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    Description

    1861 Jefferson Davis 'Dime' in Gold, AU Details
    DeWitt-C-1861-1, Ex: Jefferson Davis Estate

    1861-Dated Jefferson Davis Dime (Medal) -- Mount Removed -- NGC Details. AU. DeWitt-C-1861-1, Bertram-C861-118a. Ex: Jefferson Davis/Partrick. 48.9 grains. Reeded Edge. 48% gold, 26% silver, 26% copper. This curiosity has been called a dime over the decades, even though it is struck in gold alloy and has been called a medal or medalet since first discovered in 1879. It is approximately the size of a dime. Mount removal is seen on the rim at 12 and 7 o'clock. The Jefferson Davis dime is related to the so-called General Beauregard dimes and Stonewall Jackson dime. Legends on the Jackson piece are in French; those on the Beauregard and Davis pieces are in English. But all share a common engraver, the unidentified C.R, and all originated in France. Little more is known about the Davis dime; and in fact little has been added to our knowledge since it was first announced in Édouard Frossard's Numisma in May 1879:

    "We lately saw at the office of Mr. Wm. P. Brown, in New York, a medalet of Jefferson Davis, the late president of the Confederacy. The owner of the piece, who had left it with Mr. Brown for sale at a very high price, affirmed that the token is unique, but could or would not give any details concerning its history, except that it had been in his possession for many years, and is an authentic piece."



    The common theme of all three of these pieces is Heroes of the South. The reverse legend of this piece, CSA FIRST PRESIDENT, suggests it was struck as early as 1861 (or shortly afterward). The 48% gold alloy is also indicative of an early striking period. If the piece was indeed produced during the Civil War, it surely would have been early, as gold was more available than in later years. Walter Breen estimated a dozen examples were known of the Jefferson Davis dime. Most are silver, some are gilt, but this appears to be the only piece with a significant gold alloy.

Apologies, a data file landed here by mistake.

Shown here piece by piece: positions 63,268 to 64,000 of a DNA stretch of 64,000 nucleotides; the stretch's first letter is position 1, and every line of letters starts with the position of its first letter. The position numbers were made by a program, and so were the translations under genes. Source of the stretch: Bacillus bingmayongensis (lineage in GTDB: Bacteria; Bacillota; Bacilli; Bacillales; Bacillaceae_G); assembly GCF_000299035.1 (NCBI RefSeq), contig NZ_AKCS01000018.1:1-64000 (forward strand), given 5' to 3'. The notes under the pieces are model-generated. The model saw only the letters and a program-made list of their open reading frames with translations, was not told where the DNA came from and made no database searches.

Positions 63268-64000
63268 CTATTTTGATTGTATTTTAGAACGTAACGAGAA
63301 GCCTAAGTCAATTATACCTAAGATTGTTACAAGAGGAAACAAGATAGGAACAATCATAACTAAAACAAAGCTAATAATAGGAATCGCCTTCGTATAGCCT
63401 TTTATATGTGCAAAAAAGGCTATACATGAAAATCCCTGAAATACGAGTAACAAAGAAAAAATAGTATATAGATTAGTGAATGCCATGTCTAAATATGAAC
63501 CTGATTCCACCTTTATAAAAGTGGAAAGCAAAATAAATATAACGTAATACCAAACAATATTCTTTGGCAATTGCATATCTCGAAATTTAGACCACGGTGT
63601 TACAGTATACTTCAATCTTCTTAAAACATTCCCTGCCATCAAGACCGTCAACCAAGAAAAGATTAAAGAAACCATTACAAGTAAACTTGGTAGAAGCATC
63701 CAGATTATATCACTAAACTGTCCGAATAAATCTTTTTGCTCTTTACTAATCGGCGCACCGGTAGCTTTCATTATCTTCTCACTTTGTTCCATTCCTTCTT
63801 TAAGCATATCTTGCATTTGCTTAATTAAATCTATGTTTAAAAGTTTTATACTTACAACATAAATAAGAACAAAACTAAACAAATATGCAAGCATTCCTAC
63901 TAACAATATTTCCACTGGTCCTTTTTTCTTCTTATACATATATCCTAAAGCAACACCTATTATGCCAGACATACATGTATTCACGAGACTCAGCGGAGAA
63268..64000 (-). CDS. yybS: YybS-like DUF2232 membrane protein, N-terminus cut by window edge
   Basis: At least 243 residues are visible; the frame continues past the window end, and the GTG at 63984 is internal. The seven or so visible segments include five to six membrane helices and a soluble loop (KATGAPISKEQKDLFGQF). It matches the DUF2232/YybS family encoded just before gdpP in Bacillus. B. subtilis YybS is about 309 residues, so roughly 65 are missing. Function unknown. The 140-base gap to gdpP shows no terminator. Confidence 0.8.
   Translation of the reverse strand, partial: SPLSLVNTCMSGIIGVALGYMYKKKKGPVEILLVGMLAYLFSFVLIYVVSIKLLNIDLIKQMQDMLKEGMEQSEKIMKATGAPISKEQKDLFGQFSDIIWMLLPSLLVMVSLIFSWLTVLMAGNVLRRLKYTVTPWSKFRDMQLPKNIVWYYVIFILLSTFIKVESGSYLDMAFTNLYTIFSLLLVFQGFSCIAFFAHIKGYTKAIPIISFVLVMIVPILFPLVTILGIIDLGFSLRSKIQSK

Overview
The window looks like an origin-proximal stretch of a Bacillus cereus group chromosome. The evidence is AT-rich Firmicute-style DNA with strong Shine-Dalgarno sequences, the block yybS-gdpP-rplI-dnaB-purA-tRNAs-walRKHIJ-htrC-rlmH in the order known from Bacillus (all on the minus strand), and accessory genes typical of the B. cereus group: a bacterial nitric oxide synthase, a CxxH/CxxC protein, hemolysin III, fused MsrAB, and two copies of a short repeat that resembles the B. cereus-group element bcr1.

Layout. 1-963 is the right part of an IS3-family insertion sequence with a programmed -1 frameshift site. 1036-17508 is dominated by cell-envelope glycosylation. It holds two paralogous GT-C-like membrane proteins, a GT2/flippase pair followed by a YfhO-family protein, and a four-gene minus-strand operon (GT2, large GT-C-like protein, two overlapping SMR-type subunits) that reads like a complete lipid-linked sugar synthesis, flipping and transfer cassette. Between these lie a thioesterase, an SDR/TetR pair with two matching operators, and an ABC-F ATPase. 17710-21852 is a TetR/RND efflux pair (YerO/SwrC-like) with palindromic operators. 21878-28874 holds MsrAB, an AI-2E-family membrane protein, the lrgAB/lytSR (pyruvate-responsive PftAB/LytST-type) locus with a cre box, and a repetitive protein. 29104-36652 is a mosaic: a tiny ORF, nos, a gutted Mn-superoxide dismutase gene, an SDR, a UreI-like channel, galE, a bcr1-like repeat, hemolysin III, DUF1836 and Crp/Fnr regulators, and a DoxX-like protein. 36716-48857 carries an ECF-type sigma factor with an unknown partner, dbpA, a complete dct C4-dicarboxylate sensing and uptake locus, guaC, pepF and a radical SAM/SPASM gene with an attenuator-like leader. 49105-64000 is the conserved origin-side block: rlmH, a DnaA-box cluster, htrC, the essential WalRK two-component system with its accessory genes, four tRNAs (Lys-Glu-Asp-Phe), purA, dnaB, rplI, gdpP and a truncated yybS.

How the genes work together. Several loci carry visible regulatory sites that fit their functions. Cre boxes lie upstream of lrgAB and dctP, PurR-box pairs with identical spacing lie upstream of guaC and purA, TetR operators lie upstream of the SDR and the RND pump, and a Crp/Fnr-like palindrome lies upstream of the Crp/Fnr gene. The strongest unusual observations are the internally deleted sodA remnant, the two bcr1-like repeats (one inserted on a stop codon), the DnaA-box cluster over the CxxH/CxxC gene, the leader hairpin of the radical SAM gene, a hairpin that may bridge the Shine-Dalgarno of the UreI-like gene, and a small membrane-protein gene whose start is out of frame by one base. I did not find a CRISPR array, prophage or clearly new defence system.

This example has a singular importance not only because of its gold alloy, but also because it belonged to Jefferson Davis, President of the Confederacy. The first appearance of this piece was in the Charles Morris auction, conducted by the Chapman Brothers, April 19 and 20, 1905. Lot 1013 reads, in part:

    "The only specimen known in this metal, excessively rare in the other known metal, silver. Extremely fine. Has had loop removed from edge. Milled edge. Accompanying it is a copy of a letter from Jeff. Davis's daughter, who states they were made in Paris."


    The copy of the letter from Davis' daughter is now lost, but its one-time existence links this gold example to the President of the Confederacy, and testifies to its French manufacture. The surfaces are muted reddish-gold with brighter yellow high points. Only three as-made surface defects are noted. One is a small planchet void in the field near 12 'clock on the obverse, the second is a shallow planchet depression down and to the left of the bottom of the wreath on the reverse, and the third is a deep planchet void at 6 o'clock on the reverse rim. This is an exceptionally rare medalet and it is unique in gold.
    Ex: Jefferson Davis; Jefferson Davis' daughter; Charles Morris; Charles Morris Collection (Chapman Brothers, 4/1905), lot 1013, where it brought $110; Robert Garrett; Johns Hopkins; Garrett IV Collection (Bowers and Ruddy, 3/1980), lot 1999; Donald Groves Partrick; FUN Signature (Heritage, 1/2015), lot 5853.
    From The Warshaw Family Collection, Part IV.


    View all of [The Warshaw Family Collection, Part IV ]

    View Certification Details from NGC

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